Roy McCormick (Martin Lawrence) is a college basketball coach for Ohio Polytechnic with too much temper and not enough control. And it appears his career is about to take a time out after he angrily tosses a ball and accidentally kills the opponents' treasured mascot -- a live falcon.
This latest display of rage scores the infamous hothead a one-way ticket out of the league. Ever optimistic, his personal promotions manager, Tim (Breckin Meyer), feels Coach Roy's disastrous loss can be turned into a comeback if he carefully makes the right moves.
Meanwhile at Mount Vernon Jr. High, a small group of rag tag boys yearn to play basketball. Calling themselves the Smelters, the team consists of Ralph (Steven Anthony Lawrence), who stands at a towering four feet and tends to throw up whenever the pressure is on; Fuzzy (Logan McElroy), a little overweight but determined fellow; Goggles (Gus Hoffman), so nicknamed for the safety wear he sports because he always gets hit with the ball; and One Love (Eddy Martin), the guy with big dreams of a sponsorship deal. The only kid showing any real promise is Keith (Oren Williams), the squad's leader. Yet he thinks he's a one-man show.
Desperate for some professional training, the wannabes learn of Coach Roy's fate. Aware that their school was the big time hoopster's former Alma Mater, the players send his manager an offer of employment. The hand scrawled note convinces Tim that this could be the ultimate promotional opportunity, with the Coach scoring mega media points for volunteering to take on the little line-up.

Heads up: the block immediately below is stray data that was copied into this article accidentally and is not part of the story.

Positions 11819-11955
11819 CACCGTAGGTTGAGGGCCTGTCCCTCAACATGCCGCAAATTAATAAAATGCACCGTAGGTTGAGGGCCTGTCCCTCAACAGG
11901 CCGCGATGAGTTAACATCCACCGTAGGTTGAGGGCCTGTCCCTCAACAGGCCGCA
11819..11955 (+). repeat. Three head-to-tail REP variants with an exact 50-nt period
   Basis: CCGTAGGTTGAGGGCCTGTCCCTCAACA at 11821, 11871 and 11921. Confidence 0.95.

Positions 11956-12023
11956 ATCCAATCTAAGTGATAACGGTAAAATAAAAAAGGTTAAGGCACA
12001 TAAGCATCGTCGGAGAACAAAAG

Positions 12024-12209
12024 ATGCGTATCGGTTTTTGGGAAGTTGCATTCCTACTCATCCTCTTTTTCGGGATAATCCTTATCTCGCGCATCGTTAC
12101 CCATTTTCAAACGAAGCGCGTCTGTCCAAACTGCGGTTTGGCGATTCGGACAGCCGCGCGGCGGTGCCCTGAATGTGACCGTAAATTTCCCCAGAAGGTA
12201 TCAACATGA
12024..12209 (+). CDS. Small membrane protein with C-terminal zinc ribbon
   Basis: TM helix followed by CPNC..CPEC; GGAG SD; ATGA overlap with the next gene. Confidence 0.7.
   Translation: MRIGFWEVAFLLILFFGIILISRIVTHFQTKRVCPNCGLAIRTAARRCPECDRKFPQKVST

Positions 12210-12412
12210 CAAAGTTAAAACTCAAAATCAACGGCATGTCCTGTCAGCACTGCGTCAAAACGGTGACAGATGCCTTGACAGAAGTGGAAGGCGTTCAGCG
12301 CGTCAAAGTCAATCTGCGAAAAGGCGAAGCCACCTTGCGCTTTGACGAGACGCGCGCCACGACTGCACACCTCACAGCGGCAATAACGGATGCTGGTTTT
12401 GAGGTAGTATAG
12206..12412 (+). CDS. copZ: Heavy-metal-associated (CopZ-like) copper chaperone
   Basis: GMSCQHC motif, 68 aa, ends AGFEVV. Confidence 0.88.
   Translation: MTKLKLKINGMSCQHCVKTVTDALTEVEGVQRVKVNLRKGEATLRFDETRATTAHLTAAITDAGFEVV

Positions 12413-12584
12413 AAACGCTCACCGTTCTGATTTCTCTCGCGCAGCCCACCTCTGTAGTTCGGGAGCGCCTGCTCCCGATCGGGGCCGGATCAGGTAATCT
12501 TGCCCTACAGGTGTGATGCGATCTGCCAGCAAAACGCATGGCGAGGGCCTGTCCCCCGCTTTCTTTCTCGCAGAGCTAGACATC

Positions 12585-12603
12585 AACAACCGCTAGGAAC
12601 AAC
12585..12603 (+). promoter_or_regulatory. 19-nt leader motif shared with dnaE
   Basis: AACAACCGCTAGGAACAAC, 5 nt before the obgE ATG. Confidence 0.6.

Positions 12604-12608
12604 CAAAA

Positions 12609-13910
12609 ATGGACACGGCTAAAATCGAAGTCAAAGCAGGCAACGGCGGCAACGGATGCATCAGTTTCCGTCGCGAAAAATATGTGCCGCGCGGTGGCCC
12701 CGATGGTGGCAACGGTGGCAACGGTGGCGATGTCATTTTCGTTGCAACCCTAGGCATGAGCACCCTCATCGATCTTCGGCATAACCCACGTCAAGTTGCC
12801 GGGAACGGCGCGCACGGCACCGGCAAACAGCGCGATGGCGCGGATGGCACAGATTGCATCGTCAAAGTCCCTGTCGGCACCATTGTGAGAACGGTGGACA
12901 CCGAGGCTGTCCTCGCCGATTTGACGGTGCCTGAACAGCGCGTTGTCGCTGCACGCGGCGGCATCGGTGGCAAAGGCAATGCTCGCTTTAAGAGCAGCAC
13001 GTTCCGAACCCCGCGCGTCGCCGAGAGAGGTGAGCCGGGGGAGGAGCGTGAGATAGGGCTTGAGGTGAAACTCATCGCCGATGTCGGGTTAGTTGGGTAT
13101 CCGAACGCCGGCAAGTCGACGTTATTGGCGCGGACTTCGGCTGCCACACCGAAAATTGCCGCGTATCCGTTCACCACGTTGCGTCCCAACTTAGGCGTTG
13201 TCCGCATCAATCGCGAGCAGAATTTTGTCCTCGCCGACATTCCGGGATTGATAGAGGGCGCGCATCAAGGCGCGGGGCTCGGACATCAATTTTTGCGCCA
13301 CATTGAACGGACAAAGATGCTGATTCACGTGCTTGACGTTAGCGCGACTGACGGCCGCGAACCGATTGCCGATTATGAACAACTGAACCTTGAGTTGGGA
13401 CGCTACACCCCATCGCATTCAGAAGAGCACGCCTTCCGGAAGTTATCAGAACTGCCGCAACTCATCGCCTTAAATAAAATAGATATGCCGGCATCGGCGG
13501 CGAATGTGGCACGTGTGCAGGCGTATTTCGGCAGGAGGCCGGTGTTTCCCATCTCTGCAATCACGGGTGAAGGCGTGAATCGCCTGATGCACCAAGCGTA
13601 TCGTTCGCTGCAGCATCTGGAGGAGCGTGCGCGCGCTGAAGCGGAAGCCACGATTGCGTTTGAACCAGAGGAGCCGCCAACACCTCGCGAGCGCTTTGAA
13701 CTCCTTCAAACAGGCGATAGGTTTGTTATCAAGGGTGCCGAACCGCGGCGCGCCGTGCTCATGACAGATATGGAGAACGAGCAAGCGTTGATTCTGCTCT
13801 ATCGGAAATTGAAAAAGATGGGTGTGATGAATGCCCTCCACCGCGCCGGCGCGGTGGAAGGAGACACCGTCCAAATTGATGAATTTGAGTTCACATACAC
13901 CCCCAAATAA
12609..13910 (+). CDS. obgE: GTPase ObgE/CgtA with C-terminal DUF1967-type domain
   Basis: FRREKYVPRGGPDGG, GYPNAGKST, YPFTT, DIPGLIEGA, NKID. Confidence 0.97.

Reluctant to accept the gig, but recognizing he has few other choices, Coach Roy arrives at the school. Immediately he recognizes the team's poor situation--both in skills and economics. He also realizes he is facing major skepticism from the parents, especially Keith's mother Wendy (Jeanie Ellis), who isn't so sure she wants her son learning the tutor's courtside behavior. However, the penalized instructor knows he needs a winning streak if he hopes to get back in the game.
Yes, this storyline has been told so many times in the past, it hardly seems necessary to detail a yarn about a group of underdogs with an ornery leader. Last minute scores, broken down school buses, and music montages full of bonding moments with increasing achievements, are the rules de rigueur for this genre.
Still, what will leave parents applauding is all the content this script decides to bench. Sexual remarks, flatulence jokes, and nasty teachers are nowhere to be found... which is even more amazing for a comedy starring Martin Lawrence. The only foul the movie may hold is a tough female student recruited by Roy to help give the team some literal punch. Considering present attitudes toward school bullying, some viewers may not find this funny.
Instead teamwork, sacrifice, and a group of truly "nice kids" in need of a little guidance and direction, create a film that is truly unusual, even though it's predictable.